Is #bigdata in health care at the top of the Hype Cycle? And how do we humanize it, make it relevant and useful for our everyday life? In other words, can this data help us hack our lives and health for the better?
That question has been on my mind for the past couple of years since the convergence of big data and data analytics and health has emerged.
Yesterday at the 2014 South-by-Southwest happening, I attended a panel discussion called Hacking Your Life For Better Health (#hacklife on Twitter). The session was led by Fred Trotter (@fredtrotter) who is one of the great minds thinking about health data these days.
While I was listening and tweeting during this session, one panelist said “patient engagement” wasn’t the same as “consumer engagement.” When I posed the question of how can we better inform health-tech design with input from the “mass middle” of people/consumers (when asked to clarify, I spoke out, “people who shop at Target and Walmart”), this panelist proceeded to wax lyrically about the power to tap into health claims data and apply algorithms that can generate insights…I got lost in the waxing.
What became even more clear to me listening to this discussion about hacking health with data: we are all patients, but none of us really, truly wants to “consume” health care. Yet to become more mindful and more engaged in our health, that pursuit must be incorporated into our daily life-flow, as – yes – consumers, or better yet, people.
We, the People, want to live our lives as robustly and empowered as possible. To do so – to embrace Life, Liberty, and the Pursuit of Happiness – we need to be healthy.
Michele Polz was a panelist representing Sanofi, the pharmaceutical company. Michele and her team are looking at data well beyond the pharmacy claims data for diabetes drugs into peoples’ life-flow – how they move around, live their lives. She and her group are weaving together the data from both the health “care” system and observations of daily living – the ODLs that embody the data of How We Live every day. It’s in that combination of data from “everywhere” where the real insights lie. This is powerful stuff, and Polz is an innovator to watch.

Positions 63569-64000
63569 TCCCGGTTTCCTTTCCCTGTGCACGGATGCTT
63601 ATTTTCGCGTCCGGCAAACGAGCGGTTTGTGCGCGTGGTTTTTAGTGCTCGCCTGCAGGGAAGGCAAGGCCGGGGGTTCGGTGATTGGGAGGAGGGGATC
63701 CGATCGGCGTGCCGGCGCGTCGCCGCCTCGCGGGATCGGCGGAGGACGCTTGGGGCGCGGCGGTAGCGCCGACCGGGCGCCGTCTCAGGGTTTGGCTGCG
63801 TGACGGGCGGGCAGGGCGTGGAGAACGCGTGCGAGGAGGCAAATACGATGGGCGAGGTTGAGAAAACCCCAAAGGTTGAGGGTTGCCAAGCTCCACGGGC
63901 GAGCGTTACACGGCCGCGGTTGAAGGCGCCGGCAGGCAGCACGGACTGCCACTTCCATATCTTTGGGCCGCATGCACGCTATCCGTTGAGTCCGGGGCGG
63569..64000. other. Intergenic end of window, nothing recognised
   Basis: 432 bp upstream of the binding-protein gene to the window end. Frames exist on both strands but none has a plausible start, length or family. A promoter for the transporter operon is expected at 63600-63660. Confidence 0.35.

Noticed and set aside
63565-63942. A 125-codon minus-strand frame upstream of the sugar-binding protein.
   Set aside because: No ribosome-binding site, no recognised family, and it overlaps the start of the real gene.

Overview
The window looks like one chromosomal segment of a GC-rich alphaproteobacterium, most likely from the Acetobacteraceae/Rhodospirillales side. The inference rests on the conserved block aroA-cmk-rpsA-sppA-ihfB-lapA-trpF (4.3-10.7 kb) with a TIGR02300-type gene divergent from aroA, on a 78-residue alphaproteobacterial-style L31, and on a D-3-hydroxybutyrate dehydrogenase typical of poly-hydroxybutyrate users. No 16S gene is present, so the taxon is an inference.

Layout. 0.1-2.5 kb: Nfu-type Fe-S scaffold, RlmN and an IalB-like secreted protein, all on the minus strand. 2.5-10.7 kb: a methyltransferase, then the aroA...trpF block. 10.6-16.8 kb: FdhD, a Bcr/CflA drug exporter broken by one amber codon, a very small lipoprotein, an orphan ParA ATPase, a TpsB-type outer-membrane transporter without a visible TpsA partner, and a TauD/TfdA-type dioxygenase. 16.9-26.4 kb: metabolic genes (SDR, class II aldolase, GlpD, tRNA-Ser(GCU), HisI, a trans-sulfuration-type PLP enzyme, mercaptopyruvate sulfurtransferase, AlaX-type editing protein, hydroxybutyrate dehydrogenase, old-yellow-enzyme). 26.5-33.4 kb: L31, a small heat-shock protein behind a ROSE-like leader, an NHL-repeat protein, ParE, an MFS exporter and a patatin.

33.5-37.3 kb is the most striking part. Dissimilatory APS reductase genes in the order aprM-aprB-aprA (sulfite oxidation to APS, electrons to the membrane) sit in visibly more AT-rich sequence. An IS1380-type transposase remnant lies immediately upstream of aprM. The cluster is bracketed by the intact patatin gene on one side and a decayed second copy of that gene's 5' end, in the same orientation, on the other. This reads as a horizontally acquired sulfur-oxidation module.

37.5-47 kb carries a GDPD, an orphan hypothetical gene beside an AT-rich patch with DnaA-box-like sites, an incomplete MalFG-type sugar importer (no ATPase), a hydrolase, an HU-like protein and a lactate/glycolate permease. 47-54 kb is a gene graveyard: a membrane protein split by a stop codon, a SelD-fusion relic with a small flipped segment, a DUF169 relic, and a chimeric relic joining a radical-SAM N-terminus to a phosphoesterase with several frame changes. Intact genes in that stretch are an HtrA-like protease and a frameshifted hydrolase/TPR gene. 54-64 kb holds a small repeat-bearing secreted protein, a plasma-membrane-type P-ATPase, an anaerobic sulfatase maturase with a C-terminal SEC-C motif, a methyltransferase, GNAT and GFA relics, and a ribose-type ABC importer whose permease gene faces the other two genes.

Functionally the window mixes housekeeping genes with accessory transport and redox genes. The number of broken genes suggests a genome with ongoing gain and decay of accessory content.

Another key question came from Bill Drummy of Heartbeat Digital, a leader in social media and data analytics especially in pharma. Bill challenged the point made by a panelist that the ROI on wearable tech for health tracking isn’t yet believable. Bill countered that view that a SXSW speaker from Aetna earlier in the day asserted that there was indeed a payback in the use of activity tracking, and that BodyMedia has a treasure trove of data on peoples’ use and outcomes with tracking. (Separately, I know this to be the case, having worked with BodyMedia and seen such data).
Health Populi’s Hot Points: The forecast for the supply side of health sensor-laden devices is bullish. Wearables are the new-new thing talked-about in SXSW sessions, and mentioned in a handful of educational sessions two weeks ago at the more traditional industrial-vibed HIMSS annual conference (focused on institutionally-based electronic health records and big data analytics companies).
But wearables and the proliferation of health data are not the end-game: they are the means to driving behavior change in individuals (the N of 1), and population health improvement for the N of many.
This will require all of us to play in that great health ecosystem sandbox with the Fred Trotters of the world, driving ever toward data liquidity and pivoting from, as Dr. Jeffrey Benabio noted earlier in the day:
- Connectivity to connections
- Predictive to persuasive
- Information to insights.
Lay on top of this the human/person-centered design ethos – I daresay “consumer” lens – and we are on the road to achieving real value-based care for real people.